# avoid rounding error (floating specifically) c++

In general computing class professors tend not to cover these small things, although we knew what rounding errors meant.

The tutorial shows a sample code

``````#include <iomanip>
int main()
{
using namespace std;
cout << setprecision(17);
double dValue = 0.1;
cout << dValue << endl;
}
``````

This outputs

0.10000000000000001

By default float is kept 6-digits of precisions. Therefore, when we override the default, and asks for more (n this case, 17!!), we may encounter truncation (as explained by the tutorial as well). For double, the highest is 16.

In general, how do good C++ programmers avoid rounding error? Do you guys always look at the binary representation of the number?

Thank you.

-
That sets the precision the stream formatting code uses - nothing to do with how the number is represented, or used in other code. – anon Aug 5 '10 at 23:45

The canonical advice for this topic is to read "What Every Computer Scientist Should Know About Floating-Point Arithmetic", by David Goldberg.

-

Short version - you can't really avoid rounding and other representation errors when you're trying to represent base 10 numbers in base 2 (ie, using a float or a double to represent a decimal number). You pretty much either have to work out how many significant digits you actually have or you have to switch to a (slower) arbitrary precision library.

-

Most floating point output routines look to see if the answer is very close to being even when represented in base 10 and round the answer to actually be even on output. By setting the precision in this way you are short-circuiting this process.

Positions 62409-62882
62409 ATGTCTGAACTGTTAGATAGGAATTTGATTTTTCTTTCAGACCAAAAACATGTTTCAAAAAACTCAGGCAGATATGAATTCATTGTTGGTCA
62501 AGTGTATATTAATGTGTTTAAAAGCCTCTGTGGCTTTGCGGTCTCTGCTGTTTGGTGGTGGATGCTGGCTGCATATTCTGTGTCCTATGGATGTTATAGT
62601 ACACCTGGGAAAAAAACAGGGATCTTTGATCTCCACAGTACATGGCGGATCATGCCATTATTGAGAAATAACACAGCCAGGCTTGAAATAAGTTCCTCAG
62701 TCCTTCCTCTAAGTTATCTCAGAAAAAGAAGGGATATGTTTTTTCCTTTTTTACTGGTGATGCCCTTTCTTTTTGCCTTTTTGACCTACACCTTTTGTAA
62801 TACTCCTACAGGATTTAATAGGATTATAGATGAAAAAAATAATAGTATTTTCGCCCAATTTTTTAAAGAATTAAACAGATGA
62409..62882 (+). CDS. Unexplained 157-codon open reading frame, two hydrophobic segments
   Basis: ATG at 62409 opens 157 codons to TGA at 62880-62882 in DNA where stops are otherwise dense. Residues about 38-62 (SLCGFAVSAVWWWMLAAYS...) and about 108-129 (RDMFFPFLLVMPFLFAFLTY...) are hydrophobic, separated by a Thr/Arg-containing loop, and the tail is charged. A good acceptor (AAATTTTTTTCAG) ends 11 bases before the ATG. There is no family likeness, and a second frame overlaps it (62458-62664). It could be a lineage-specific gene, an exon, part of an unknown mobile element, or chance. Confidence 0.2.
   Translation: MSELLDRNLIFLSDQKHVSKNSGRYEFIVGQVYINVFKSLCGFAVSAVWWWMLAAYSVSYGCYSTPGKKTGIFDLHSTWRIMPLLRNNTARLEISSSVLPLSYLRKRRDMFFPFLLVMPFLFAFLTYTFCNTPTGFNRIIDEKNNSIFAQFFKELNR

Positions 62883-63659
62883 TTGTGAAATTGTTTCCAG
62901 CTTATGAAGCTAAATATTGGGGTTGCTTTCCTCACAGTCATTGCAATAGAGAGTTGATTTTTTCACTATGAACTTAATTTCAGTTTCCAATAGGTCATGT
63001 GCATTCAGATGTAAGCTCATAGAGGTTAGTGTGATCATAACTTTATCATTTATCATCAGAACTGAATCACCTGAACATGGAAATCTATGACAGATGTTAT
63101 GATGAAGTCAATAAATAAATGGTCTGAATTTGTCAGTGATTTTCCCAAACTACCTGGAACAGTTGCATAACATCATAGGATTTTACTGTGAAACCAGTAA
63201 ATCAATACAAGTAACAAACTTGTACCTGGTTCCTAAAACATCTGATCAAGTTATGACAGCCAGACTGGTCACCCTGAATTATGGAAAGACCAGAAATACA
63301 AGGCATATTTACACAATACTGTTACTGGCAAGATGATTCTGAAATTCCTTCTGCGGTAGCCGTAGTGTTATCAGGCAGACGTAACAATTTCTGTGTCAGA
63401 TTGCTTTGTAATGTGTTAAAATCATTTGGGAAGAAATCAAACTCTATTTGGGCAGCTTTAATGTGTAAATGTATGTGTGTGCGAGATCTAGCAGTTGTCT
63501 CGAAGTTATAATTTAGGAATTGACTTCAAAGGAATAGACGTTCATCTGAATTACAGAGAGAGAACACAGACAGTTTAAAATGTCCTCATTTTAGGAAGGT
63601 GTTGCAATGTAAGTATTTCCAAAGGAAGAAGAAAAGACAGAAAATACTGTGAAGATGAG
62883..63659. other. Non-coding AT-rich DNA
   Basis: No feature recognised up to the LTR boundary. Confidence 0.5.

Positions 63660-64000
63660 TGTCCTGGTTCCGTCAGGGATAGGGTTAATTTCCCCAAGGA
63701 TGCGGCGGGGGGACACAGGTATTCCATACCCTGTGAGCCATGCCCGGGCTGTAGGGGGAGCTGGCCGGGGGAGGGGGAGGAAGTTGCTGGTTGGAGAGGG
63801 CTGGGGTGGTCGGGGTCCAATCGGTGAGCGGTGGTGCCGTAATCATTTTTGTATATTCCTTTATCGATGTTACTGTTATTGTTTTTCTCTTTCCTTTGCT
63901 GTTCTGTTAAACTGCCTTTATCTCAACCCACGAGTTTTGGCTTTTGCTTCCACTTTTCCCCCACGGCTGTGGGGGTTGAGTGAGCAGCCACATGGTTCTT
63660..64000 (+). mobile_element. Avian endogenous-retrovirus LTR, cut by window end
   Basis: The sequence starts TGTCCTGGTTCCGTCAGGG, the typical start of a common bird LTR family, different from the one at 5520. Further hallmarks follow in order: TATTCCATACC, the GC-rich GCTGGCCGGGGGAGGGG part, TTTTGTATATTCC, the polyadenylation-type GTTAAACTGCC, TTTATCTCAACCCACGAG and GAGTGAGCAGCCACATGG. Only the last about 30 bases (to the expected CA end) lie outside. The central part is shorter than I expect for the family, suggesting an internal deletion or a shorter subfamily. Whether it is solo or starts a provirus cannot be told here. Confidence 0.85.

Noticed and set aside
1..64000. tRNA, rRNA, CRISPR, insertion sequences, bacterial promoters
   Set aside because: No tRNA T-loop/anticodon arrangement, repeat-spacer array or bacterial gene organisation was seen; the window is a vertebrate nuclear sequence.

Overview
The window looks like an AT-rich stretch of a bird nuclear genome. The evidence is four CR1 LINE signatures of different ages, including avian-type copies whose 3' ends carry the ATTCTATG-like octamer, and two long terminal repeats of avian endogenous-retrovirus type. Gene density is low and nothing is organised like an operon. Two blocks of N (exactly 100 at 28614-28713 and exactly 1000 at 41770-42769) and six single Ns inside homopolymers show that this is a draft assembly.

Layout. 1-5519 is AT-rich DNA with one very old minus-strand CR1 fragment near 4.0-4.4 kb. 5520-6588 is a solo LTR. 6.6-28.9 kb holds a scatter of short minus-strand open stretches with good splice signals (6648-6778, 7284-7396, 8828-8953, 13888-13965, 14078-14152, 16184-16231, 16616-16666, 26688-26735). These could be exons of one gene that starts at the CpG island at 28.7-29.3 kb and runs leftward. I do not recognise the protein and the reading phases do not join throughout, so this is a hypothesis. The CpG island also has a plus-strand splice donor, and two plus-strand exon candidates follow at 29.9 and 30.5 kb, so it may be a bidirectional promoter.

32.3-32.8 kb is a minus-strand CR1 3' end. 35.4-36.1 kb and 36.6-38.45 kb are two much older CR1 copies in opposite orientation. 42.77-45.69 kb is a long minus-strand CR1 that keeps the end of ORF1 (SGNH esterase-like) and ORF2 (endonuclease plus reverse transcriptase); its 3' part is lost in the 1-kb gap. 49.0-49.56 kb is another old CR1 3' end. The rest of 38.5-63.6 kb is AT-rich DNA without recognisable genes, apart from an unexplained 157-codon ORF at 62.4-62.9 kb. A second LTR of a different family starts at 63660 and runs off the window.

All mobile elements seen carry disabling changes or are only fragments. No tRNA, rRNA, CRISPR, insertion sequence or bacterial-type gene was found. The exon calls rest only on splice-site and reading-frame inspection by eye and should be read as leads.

This rounding is done because almost no answer that comes out even in base 10 will be even (i.e. end in an infinite string of trailing 0s) in base 2, which is the base in which the number is represented internally. But, of course, the general goal of an output routine is to present the number in a fashion useful for a human being, and most human beings in the world today read numbers in base 10.

-

In other words, to minimize rounding errors, it can be helpful to keep numbers in decimal fixed-point (and actually work with integers).

``````#include <iostream>
#include <iomanip>
int main() {
using namespace std;
cout << setprecision(17);

double v1=1, v1D=10;
cout << v1/v1D << endl;

double v2=3, v2D=1000;
cout << v2/v2D << endl;

// v1/v1D + v2/v2D = (v1*v2D+v2*v1D)/(v1D*v2D)
cout << (v1*v2D+v2*v1D)/(v1D*v2D) << endl;
}
``````
-

You want to use the manipulator called "Fixed" to format your digits correctly so they do not round or show in a scientific notation after you use fixed you will also be able to use set the precision() function to set the value placement to the right of the . decimal point. the example would be as follows using your original code.

`````` #include <iostream>
#include <iomanip>
int main() {
using namespace std;
#include <iomanip>

double dValue = 0.19213;
cout << fixed << setprecision(2) << dValue << endl

}
``````

outputs as:

``````dValue = 0.19
``````
-

When you calculate simple thing like variance you can have this kind of problem... here is my solution...

``````int getValue(double val, int precision){
std::stringstream ss;
ss << val;
string strVal = ss.str();
size_t start = strVal.find(".");

std::string major = strVal.substr(0, start);
std::string minor = strVal.substr(start + 1);

// Fill whit zero...
while(minor.length() < precision){
minor += "0";
}

// Trim over precision...
if(minor.length() > precision){
minor = minor.substr(0, precision);
}

strVal = major + minor;
int intVal = atoi(strVal.c_str());

return intVal;
}
``````

So you will make your calcul in the integer range... for example 2523.49 became 252349 whit a precision of tow digits, and 2523490 whit a precision of tree digit... if you calculate the mean for example first you convert all value in integer, make the summation and get the result back in double, so you not accumulate error... Error are amplifie whit operation like square root and power function...

-